33rd Sunday Ordinary time 11-19-17
Proverbs 31:10-13; 19-20, 30-31, Ps: 128:1-5; 1 Thessalonians 5:1-6;
We begin our Gospel reading with the verse immediately after where we left off last week after the parable about the ten young women waiting for a bridegroom. 5 women ran out of oil for their lamps. While they were away buying oil, the bridegroom came and locked them out of the wedding celebration. They failed to be prepared.
As Fr. Joe told us, this parable was not about weddings, but about the last days, the end times, the 2nd coming of Jesus. And the lamps are not about oil or energizer bunny batteries, but about being prepared for the inevitable judgment that is part of the end times. We’re more apt to say something like, “Get your lights on”, meaning to understand what needs to be done, and to make sure our faith and our behavior line up. We are talking about being tuned into God (prayer), staying tight with our faith (worship), and using the life teaching app Jesus left us (the Bible).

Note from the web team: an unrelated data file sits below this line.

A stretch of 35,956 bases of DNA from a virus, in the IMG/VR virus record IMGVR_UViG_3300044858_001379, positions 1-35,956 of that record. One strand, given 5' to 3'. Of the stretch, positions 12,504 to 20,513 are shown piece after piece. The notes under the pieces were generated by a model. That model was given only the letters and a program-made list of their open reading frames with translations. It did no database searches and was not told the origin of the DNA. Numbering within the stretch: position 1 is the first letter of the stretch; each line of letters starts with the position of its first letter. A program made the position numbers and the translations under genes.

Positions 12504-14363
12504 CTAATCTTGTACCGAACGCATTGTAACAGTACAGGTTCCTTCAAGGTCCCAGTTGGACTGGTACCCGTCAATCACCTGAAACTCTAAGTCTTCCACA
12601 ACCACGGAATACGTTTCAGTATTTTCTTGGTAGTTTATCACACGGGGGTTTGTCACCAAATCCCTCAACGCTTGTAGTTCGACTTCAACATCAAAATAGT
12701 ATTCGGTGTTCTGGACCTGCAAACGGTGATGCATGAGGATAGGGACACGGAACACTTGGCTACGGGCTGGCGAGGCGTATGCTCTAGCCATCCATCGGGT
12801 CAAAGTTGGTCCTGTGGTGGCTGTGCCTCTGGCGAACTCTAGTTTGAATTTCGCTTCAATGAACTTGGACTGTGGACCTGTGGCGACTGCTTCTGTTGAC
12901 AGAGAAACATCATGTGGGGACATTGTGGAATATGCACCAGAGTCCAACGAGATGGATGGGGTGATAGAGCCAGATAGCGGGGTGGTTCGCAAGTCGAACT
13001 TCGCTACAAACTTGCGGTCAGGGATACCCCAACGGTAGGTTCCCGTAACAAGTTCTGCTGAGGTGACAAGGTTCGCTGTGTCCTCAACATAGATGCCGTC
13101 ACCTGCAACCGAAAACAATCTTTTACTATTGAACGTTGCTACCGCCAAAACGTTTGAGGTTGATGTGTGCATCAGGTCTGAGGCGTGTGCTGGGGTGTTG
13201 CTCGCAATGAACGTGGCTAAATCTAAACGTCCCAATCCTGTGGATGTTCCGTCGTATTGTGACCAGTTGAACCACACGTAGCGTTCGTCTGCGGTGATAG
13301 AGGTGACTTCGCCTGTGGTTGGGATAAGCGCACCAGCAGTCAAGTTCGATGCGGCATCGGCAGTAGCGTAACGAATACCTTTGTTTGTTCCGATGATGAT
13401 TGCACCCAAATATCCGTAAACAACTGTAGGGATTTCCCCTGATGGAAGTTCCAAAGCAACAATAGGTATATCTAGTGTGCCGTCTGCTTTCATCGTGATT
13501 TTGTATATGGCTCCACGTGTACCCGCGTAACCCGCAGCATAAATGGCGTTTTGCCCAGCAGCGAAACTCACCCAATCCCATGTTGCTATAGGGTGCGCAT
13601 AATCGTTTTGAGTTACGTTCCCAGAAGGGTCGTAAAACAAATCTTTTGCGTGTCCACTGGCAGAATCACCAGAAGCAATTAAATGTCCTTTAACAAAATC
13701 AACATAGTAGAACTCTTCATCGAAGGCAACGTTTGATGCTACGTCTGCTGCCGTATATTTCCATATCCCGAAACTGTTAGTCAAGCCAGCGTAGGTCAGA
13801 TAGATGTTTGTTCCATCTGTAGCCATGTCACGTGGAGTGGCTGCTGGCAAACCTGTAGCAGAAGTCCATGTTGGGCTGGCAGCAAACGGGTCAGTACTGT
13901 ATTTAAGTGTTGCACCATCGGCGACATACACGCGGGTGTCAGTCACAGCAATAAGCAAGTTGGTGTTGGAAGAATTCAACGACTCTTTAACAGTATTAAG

So we must again look at today’s Gospel and interpret it through the lens of last days and end times. This is again not about money, or interest rates. The Greek talanton was a huge monetary unit of silver coinage worth about the same as the lifetime earnings of a Palestinian laborer. Parables often use exaggeration to make the lesson more obvious, but the fact that the first servant was given 5 talantons should tip you off right away that whatever we are talking about is of great value, perhaps even something that cannot be bought or sold. Also notice the master is entrusting his property to the servants, very valuable property. The master is taking great risk and his high expectations are clear.